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What a Week for Burris

POSTED: 12:55 PM ET, 01/ 7/2009 by Derek Kravitz


Senate officials had rejected former Illinois attorney general Roland W. Burris's attempt to be seated as the successor to President-elect Barack Obama, saying he lacked the approval of state officials to be sworn in with the 111th Congress. Now, they appear to have a change of heart.

It's been a whirlwind week for Roland W. Burris, the ex-attorney general from Illinois who was selected by embattled Gov. Rod Blagojevich to fill the president-elect's vacant Senate seat.

Blagojevich, who has been charged with allegedly trying to sell that very Senate seat, is embroiled in one of the biggest political scandals in recent memory. He has rebuffed calls to step down. And Senate Democrats had said that they won't seat any candidate appointed by the first-term governor.

It started before the New Year, amid a firestorm of controversy over Burris's selection as the Illinois' Senator-elect. It may end with his increasingly likely seating as Illinois' junior senator as Democrats hatch out a plan to avoid any further embarassment.

Here's a look back at the past week and how Burris's chances went from "virtually nil" to somewhat certain:

Tuesday, Dec. 30: Burris, a three-time losing candidate for governor who had wondered aloud in 2002 whether he had reached a "concrete ceiling" for blacks in Illinois state government, is surprisingly pegged by Blagojevich to fill President-elect Barack Obama's Senate seat.

Burris has connections to both Blagojevich and Obama in the kissing-cousin state of Illinois politics. He once held a fundraiser at his house for Obama and calls the president-elect "somebody whose career I really helped launch." And since losing to Blagojevich in the Illinois Democratic primary in 2002 in the race for governor, Burris became friends with the public servant in his role as a lobbyist.

At a Chicago press conference, Rep. Bobby L. Rush (D-Ill.) asks the public not to "lynch" Burris because of the charges against the governor.

Obama releases a statement soon after, saying Burris should not get the seat and arguing that Illinois is "entitled to. . .major decisions free of taint and controversy."

Blagojevich, in arguing for the appointment, says, "As governor, I am required to make this appointment. If I don't make this appointment, then the people of Illinois will be deprived of their appropriate voice and vote in the United States Senate."

A collection of Burris's comments about Blagojevich and the scandal surrounding the governor, before and after he was selected as Illinois' Senator-elect

Wednesday, Dec. 31: Rep. Danny K. Davis, a six-term Democrat from Illinois, tells the Associated Press that he met with a Blagojevich emissary twice in the previous week about an offer to take the Senate seat. After thinking it over, Davis said he turned down the appointment on Sunday.

"I thought the environment had been poisoned," Davis said. "The environment was just a bit too murky, and it was not the kind of environment I would want to go into the Senate with."

Black lawmakers offer mixed support for Burris's appointment. A media blitz ensues, in which Burris tells CNN's "American Morning:" "I don't look upon the governor's problem as my problem."

Senate Democrats, including Obama and Senate Majority Leader Harry Reid (D-Nev.) insist that Blagojevich is too scandal-tarred to make any appointment feasible.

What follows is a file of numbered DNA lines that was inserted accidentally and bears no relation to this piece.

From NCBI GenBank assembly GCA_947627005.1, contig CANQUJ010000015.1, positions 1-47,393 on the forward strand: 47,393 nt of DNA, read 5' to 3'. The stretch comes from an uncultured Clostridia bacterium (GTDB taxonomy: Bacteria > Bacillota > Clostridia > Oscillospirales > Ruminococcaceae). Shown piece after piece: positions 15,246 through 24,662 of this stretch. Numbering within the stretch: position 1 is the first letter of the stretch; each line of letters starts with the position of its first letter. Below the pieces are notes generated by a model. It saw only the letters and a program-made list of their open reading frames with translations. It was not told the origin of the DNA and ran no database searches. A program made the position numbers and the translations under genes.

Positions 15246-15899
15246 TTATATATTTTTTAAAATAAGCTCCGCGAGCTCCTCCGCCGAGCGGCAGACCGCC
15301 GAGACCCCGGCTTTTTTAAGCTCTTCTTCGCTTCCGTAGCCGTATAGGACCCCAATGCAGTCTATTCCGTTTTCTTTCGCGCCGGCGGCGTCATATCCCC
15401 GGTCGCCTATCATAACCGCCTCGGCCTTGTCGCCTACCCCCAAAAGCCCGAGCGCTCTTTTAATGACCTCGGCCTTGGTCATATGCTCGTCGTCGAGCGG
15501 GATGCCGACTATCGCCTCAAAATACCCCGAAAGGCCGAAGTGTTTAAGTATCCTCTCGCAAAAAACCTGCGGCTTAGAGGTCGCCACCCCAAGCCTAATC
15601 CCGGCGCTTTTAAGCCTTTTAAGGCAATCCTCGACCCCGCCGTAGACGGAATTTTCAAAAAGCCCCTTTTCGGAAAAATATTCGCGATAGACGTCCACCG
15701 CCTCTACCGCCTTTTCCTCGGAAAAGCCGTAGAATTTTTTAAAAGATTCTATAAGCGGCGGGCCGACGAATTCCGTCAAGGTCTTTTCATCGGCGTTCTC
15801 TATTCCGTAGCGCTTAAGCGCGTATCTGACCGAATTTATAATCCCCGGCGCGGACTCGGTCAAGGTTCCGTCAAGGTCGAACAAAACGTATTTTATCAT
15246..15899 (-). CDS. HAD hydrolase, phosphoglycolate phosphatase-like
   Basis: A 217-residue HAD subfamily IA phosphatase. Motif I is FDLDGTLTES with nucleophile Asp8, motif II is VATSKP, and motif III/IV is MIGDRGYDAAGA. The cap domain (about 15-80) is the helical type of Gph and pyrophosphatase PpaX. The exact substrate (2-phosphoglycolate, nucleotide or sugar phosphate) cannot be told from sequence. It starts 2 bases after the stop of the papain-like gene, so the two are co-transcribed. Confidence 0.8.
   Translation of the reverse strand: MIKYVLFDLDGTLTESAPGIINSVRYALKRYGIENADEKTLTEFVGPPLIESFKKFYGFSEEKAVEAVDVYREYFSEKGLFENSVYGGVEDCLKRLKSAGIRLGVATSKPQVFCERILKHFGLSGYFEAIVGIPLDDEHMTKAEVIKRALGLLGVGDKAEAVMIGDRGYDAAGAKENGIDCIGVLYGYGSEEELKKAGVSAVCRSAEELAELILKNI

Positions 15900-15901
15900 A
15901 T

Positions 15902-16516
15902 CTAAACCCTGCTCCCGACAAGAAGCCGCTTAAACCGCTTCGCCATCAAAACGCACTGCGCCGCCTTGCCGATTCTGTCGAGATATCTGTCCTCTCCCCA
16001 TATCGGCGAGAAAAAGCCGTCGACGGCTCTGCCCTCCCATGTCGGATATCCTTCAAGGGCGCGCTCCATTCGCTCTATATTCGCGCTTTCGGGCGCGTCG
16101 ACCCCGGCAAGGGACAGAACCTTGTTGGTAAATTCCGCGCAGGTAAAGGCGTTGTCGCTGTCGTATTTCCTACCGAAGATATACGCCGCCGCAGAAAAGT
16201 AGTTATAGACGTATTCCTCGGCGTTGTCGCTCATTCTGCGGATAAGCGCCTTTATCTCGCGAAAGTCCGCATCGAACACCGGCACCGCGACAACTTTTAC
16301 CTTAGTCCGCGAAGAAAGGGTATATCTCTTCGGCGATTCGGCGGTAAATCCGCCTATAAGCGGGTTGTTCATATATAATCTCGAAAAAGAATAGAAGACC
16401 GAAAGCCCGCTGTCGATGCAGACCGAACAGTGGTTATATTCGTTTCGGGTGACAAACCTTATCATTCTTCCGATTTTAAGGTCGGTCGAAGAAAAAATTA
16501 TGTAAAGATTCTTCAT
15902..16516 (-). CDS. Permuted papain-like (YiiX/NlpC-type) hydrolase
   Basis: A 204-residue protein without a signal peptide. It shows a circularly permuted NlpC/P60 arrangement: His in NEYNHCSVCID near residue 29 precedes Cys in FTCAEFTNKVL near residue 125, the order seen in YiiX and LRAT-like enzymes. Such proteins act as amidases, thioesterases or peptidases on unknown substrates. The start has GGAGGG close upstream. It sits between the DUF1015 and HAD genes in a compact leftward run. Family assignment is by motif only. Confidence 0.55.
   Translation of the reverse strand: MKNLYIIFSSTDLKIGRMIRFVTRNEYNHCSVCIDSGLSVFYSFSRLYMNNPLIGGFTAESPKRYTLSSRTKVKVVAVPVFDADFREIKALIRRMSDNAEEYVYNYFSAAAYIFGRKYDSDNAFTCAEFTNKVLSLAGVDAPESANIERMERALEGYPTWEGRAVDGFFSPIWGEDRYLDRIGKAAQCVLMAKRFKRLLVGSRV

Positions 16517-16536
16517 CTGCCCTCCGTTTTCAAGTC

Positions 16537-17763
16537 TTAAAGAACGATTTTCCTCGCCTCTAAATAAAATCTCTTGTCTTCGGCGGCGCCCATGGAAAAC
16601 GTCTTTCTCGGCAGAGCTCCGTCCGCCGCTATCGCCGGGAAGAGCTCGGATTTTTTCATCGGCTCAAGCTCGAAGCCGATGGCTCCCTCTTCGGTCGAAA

Friday, Jan. 2: Burris files another legal motion to try to force state officials to recognize his appointment, which would allow him to take his fight to the Capitol in time for the start of the 111th Congress.

Saturday, Jan. 3: Blagojevich claims Reid has a conflict of interest in the Burris case, citing a telephone call in early December between the two men to discuss the seat. A Reid spokesman calls the assertion "absolutely ridiculous."

Sunday, Jan. 4: The embarrassing episode continues on the talk-show circuit. Reid refuses to back down, saying that Burris's chances to get the seat appear virtualy nil. "It's going to be very difficult for that to occur," Reid says on NBC's "Meet the Press."

But he adds: "I'm an old trial lawyer. Anything can happen."

Burris remains defiant, saying he considers the matter settled but for the formalities.

"The appointment is legal. I am the junior senator from the state of Illinois," he said. "The next step in the process is to be sworn in."

Monday, Jan. 5: Burris vows to appear before the U.S. Senate on Tuesday to assume Obama's seat. "There's nothing wrong with Roland Burris and there's nothing wrong with the appointment," he says.

Tuesday, Jan. 6: The Senate Showdown. Burris shows up on Capitol Hill on a damp and dreary day and gets turned away at the door.

Sergeant-at-Arms Terrance W. Gainer, an old friend of Burris's, hugs him but refuses to seat him in the Senate. A 20-minute meeting with Nancy Erickson, the Senate secretary, goes nowhere. Burris walks calmly out of the Capitol.

Still, with the flash bulbs flashing and the sideshow spectacle raging, a tide seems to turn.

Reid (D-Nev.) and Majority Whip Richard J. Durbin (D-Ill.) say they would meet with Burris today on Capitol Hill. The Congressional Black Caucus says it will hold internal discussions about whether it should put its weight behind Burris's bid. Even Sen. Dianne Feinstein (D-Calif.) broke ranks to back Burris yesterday afternoon.

By Derek Kravitz |  January 7, 2009; 12:55 PM ET
Previous: Transparency and the 9/11 Trials, Coal Ash Dump Regulations, Delhi Firm Admits Major Fraud | Next: Two Richardson Aides Are Focus of Probe

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